Zownir Enterprises LLC

About

For Fun… and Profit

In September of 2003, Ronnie Zownir, a Princeton University freshman couldn’t afford cable television service in his dorm room and his roommates weren’t interested in splitting the bill. Undeterred, he devised a system to real-time capture-and-stream satellite television from an unused receiver back home. 400+ channels of DirecTV, including HBO and Showtime…glorious! The clever solution went no further than the 9th entryway of Holder Hall. The idea of relocating the consumption of media from the point of reception turned out to be a pretty darn valuable one.

Two years later, the Slingbox was released. The real-time capture-and-stream consumer electronic device was a big success. The term place shifting was coined to describe the technology. Two years following the product’s introduction, the company behind it, Sling Media, was purchased by EchoStar (owner of Dish Network and DirecTV’s primary competitor) for $380M!

This episode was a wake up call to realize the commercial potential of awesome solutions to specific problems shared with others.

The place-shifting concept never quite faded from Zownir’s mind, but the media ship had sailed.

Experience the Problem for Yourself

With a degree in Mechanical & Aerospace Engineering, Zownir eventually wound up as an engineer at a manufacturing company with a global presence. All sorts of problems within the industry came into view and it appeared that high-tech entrepreneurs weren’t as concerned as they could be about manufacturing. Either that, or most had put their bets on 3D Printing and had gotten shaken out by competition and consolidation.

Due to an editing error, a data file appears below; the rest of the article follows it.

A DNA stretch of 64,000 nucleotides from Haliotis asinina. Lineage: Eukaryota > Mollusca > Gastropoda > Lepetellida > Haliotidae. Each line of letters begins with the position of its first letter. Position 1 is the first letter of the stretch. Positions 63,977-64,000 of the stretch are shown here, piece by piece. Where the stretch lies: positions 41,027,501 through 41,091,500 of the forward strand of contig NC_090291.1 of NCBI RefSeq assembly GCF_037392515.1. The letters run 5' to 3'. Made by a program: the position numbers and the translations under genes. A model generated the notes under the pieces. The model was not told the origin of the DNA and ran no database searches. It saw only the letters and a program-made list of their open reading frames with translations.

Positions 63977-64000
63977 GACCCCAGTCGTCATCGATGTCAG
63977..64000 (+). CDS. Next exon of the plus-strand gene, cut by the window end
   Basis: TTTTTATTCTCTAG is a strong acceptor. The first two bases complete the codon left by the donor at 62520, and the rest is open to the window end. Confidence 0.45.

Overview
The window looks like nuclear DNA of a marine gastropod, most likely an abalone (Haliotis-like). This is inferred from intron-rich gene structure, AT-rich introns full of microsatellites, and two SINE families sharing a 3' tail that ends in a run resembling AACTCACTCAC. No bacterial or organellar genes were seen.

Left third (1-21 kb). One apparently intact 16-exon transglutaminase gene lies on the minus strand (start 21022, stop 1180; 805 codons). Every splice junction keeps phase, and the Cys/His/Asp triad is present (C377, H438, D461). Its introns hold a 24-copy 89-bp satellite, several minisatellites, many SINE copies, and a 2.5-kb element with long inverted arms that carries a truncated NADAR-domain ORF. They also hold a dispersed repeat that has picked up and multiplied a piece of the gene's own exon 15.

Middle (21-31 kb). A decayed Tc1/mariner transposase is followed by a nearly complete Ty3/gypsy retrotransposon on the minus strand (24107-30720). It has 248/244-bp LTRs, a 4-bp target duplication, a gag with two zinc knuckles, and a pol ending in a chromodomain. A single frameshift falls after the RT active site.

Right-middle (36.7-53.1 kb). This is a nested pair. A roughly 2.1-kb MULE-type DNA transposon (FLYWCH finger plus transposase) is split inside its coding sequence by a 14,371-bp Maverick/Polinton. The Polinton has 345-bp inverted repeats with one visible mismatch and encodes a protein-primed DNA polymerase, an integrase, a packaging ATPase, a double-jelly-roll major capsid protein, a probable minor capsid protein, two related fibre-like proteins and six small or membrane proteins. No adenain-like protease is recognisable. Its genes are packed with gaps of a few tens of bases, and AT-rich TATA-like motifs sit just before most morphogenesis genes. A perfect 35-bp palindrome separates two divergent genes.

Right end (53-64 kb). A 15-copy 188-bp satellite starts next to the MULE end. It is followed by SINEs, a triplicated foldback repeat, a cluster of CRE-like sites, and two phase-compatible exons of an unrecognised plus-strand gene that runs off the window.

One problem, for example, is the shift labor-quality gap. It is difficult enough to find good production labor on first shift. For second and third shift, it is much more so. How do you get high-quality operators around the clock? By place-shifting your workforce! If you can decouple labor from fixed capital with respect to location, a whole gamut of manufacturing problems faced by many companies simply melt away. This might not be as sexy as the gratification of TV-anywhere, but the impact is far and away greater.

Don’t Reinvent the Wheel, Assemble a Band

There are a lot of great technologies out there right now and in development. We are not interested in duplicating the effort of other bright people. That’s inefficient and unproductive. For instance, we are not going to create a better collaborative industrial robot than an established player like Universal Robots. We see our effort best spent on the joining and gluing of existing and upcoming technologies that will make the solution possible, practical, affordable, and available quickly.